Born And Einstein And Politics

born einstein

Because Einstein and Born belong to the generations of scientist who gave us the atomic bomb, they are both forced to wrestle– in a way unlike any generation of scientists before them– with the responsibility of the scientist for application of his discoveries. Born, since he was never invited to participate in an atomic bomb program, has the liberty to be quite severe in his condemnation of physicists who abetted the development of nuclear weapons. In his comments upon his and Einstein’s correspondence, Born writes, “even if one does not earn one’s living by science, but publishes the results of one’s research, one cannot rid oneself of the responsibility for the use which is made of them.” After all, “the plumber and the peddler” must be held accountable for their work and wares– why not scientists?

Einstein, of course, once signed his name to a letter addressed to President Franklin D. Roosevelt which encouraged the U.S. government to pursue nuclear research with all due haste, for the Germans were already doing so. Perhaps that is why Einstein never (in the Born-Einstein correspondence at least) personally criticizes those who aided scientifically in the war effort of any country, friend or foe. The most he says along these lines in the letters is when he writes that, “in the present circumstances, the only profession I would choose would be one where earning a living had nothing to do with the search for knowledge.”

Born’s sums up his more general political outlook when he lists for Einstein “the principal evils of our time” as being: “militarism, bureaucratic oppression, and plutocracy.”

As for Einstein, he had little faith in good ol’ horse-sense of the common man… “The idiotic public can be talked into anything,” he writes Born in a particularly exasperated tone when speaking upon the subject of military adventurism. “They really are very shortsighted,” he continues, “for technological superiority is transitory, and if it comes to an all-out conflict, the decisive factor is sheer numerical superiority.” And he does not trust the hearts or gut-feelings of average folks to always lead them intuitively in the right direction… “We know only too well that the collective conscience [note: not “conscious”] is a miserable little plant which is always most likely to wither just when it is needed most.”

Einstein is obviously an internationalist, writing Born that “I don’t believe that human beings as such can really change, but I am convinced that it is possible, and indeed necessary, to put an end to anarchy in international relations, even if it were to mean sacrificing the independence of various countries.”  Personally, he usually shunned direct political activism. Instead, he writes Born that one of the best things an individual world-citizen can do is to give a fine example and to have the courage to uphold ethical convictions sternly in a society of cynics.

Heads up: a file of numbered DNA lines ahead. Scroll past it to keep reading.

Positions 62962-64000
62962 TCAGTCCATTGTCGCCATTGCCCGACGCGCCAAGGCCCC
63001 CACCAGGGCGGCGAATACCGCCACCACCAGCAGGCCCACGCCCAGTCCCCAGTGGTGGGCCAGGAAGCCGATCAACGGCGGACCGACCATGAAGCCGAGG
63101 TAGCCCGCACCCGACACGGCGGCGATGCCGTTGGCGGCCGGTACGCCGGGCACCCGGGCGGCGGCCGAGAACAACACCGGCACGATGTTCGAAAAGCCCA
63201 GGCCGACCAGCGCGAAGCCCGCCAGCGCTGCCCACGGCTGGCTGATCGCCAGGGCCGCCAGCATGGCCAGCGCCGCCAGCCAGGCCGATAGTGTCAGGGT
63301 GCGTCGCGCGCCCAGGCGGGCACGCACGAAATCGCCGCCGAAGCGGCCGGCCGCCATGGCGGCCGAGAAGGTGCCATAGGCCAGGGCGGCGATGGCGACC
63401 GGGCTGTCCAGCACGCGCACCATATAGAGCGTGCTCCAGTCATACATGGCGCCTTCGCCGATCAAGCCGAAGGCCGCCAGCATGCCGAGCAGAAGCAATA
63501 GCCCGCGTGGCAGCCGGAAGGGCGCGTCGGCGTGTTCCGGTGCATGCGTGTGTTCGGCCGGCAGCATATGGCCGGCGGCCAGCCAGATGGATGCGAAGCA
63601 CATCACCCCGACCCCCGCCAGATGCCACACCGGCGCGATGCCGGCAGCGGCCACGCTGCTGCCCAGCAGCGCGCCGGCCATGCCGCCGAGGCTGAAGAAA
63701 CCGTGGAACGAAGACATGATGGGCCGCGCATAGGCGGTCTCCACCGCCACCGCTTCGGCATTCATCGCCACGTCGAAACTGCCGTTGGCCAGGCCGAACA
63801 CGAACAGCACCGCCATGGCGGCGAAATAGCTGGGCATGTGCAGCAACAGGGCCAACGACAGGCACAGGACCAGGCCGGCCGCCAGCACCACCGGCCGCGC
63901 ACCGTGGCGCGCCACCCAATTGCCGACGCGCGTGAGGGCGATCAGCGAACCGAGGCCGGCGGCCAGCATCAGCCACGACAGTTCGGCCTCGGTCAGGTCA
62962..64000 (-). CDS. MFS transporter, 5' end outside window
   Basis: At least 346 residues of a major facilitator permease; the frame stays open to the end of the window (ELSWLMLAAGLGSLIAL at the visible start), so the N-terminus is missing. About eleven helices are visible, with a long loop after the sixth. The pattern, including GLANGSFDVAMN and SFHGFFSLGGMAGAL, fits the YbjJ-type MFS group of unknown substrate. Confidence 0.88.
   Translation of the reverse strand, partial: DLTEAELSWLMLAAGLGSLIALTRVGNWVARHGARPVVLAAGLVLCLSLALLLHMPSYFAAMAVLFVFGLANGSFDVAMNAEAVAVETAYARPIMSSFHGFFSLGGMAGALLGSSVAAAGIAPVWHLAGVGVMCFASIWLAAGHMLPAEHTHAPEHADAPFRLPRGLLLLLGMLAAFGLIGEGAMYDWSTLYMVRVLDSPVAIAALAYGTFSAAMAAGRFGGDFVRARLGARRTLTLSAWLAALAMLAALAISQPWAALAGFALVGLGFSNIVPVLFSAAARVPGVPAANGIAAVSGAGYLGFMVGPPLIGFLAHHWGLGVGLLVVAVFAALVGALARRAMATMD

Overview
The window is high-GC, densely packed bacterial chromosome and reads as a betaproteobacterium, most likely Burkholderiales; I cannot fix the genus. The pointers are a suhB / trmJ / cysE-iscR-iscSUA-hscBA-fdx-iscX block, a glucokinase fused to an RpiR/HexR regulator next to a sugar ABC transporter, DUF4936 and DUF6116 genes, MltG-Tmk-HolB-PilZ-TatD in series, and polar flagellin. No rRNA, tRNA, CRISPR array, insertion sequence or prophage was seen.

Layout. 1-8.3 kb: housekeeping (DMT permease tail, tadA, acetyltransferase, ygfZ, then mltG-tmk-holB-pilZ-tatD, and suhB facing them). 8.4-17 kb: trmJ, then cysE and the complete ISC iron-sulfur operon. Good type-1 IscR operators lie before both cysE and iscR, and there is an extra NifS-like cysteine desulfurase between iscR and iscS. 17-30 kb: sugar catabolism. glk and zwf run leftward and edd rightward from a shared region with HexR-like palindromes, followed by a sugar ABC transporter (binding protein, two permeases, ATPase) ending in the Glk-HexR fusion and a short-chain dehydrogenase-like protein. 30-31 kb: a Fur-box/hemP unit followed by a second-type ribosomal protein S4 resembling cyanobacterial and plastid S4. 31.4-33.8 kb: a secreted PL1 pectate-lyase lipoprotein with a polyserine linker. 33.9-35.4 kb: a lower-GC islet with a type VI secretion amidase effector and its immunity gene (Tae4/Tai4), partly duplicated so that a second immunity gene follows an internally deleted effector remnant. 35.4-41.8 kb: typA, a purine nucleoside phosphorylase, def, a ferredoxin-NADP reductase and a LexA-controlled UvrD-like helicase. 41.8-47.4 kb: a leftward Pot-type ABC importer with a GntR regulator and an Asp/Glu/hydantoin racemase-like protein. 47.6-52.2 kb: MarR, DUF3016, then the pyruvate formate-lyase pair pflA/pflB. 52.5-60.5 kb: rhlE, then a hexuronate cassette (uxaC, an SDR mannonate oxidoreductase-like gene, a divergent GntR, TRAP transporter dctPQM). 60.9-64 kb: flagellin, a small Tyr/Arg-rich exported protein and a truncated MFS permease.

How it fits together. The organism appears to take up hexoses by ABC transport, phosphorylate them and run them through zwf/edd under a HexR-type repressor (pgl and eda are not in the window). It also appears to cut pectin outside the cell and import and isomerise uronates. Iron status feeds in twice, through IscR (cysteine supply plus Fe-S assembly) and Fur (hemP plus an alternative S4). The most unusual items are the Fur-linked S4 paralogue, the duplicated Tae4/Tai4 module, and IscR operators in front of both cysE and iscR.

Einstein congratulates Born in one letter upon his personal success, then laments almost in the same breath the collective failure of humanity… “I am glad that your life and work are fruitful and satisfying. This helps one to bear the craziness of the people who determine the fate of Homo sapiens (so-called) on the grand scale. Maybe it has never been any better, but one did not see it as clearly in all its wretchedness, nor were the consequences of the bungling quite as catastrophic as under present conditions.”

Where Einstein speaks broadly of humanity, Born does hold back from cursing individual countries or naming names in his political condemnations. He unleashes a special tirade against the United States… The Americans have demonstrated in Dresden, Hiroshima, and Nagasaki that in sheer speed of extermination, they surpass even the Nazis.” Born writes in his later comments that “one would have to have been brought up in the ‘spirit of militarism’ to understand the difference between Hiroshima and Nagasaki on the one hand, and Auschwitz and Belsen on the other.” … “the plain truth is that the people involved are in both instances non-participants, defenseless old people, women and children, whose annihilation is supposed to achieve some political or military objective.”

Born, too, has his moments of general condemnation, as when he writes that I am certain that the human race is doomed, unless its instinctive detestation of atrocities gains the upper hand over the artificially constructed judgment of reason. And though he uses humor less often and less deftly than his pen pal, Born can also land a comic punch, as when he simply, but quite descriptively, groans to Einstein that “the unteachable are in the ascendancy again.”

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